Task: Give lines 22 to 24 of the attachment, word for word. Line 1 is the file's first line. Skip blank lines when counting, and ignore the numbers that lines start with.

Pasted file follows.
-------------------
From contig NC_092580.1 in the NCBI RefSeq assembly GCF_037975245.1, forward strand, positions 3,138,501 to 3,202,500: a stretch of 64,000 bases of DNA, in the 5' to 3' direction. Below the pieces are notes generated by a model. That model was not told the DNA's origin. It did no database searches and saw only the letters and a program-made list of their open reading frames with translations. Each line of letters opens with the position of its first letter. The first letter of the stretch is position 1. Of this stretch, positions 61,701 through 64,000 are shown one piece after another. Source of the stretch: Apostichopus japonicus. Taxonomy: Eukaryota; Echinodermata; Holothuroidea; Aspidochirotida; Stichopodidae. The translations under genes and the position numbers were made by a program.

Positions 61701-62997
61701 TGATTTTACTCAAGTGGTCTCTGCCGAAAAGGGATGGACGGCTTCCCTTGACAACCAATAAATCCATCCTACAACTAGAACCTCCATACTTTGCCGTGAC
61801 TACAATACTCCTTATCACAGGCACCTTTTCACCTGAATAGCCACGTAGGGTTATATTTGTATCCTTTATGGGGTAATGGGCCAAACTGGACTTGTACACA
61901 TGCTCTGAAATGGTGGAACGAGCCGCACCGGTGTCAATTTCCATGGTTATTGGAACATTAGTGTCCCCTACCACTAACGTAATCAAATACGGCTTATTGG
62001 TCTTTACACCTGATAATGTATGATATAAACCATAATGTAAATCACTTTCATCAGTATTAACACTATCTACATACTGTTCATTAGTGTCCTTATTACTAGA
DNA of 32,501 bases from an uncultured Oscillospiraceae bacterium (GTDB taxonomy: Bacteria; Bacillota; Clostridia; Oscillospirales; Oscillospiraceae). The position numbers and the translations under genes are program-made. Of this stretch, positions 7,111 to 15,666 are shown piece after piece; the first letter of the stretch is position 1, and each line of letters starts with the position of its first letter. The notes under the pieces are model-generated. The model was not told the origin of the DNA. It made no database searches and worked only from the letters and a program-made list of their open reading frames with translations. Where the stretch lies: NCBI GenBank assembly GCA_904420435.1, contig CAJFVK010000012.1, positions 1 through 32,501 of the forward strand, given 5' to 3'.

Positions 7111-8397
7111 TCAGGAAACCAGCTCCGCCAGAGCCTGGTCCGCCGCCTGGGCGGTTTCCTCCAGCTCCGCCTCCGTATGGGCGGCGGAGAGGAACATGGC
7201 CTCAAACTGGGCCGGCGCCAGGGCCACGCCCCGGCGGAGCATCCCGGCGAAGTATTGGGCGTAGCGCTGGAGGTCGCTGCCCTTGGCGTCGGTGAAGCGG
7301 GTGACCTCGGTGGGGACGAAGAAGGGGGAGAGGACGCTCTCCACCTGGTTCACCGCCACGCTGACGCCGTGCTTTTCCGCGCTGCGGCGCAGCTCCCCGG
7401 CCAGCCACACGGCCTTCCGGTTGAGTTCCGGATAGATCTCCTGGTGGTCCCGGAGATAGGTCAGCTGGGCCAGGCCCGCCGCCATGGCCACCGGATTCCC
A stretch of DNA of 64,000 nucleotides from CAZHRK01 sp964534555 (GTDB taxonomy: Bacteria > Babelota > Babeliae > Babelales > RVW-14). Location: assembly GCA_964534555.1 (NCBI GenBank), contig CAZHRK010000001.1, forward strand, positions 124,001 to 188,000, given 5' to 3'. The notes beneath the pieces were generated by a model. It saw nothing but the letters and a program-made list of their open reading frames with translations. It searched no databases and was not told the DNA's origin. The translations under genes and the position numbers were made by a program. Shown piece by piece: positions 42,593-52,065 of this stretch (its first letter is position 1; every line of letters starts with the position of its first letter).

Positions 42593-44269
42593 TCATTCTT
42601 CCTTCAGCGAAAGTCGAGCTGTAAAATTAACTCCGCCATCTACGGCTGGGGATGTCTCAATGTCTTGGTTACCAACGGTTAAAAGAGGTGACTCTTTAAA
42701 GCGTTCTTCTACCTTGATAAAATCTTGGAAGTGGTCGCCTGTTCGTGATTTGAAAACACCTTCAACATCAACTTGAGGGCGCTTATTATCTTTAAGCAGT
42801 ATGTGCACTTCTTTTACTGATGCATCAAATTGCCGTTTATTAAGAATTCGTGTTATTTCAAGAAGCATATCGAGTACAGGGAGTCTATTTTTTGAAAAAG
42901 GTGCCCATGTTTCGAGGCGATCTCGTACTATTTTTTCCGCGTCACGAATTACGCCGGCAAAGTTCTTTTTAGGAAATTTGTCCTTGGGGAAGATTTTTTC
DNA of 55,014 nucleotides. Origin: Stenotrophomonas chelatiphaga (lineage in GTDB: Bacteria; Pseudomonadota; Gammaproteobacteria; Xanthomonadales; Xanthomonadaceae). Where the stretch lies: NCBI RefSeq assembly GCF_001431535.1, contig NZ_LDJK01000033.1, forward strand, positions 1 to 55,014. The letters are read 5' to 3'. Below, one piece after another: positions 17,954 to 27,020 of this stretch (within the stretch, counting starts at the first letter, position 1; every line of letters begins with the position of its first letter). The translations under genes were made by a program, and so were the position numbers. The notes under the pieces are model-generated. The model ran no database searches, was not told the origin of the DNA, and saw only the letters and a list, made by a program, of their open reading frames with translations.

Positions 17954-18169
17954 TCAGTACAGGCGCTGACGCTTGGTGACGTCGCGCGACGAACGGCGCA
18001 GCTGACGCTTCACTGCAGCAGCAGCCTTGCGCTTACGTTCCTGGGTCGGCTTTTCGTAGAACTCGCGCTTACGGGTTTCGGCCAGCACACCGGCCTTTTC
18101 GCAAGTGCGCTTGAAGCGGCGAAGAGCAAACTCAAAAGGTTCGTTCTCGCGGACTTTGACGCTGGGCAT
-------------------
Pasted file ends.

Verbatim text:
17954 TCAGTACAGGCGCTGACGCTTGGTGACGTCGCGCGACGAACGGCGCA
18001 GCTGACGCTTCACTGCAGCAGCAGCCTTGCGCTTACGTTCCTGGGTCGGCTTTTCGTAGAACTCGCGCTTACGGGTTTCGGCCAGCACACCGGCCTTTTC
18101 GCAAGTGCGCTTGAAGCGGCGAAGAGCAAACTCAAAAGGTTCGTTCTCGCGGACTTTGACGCTGGGCAT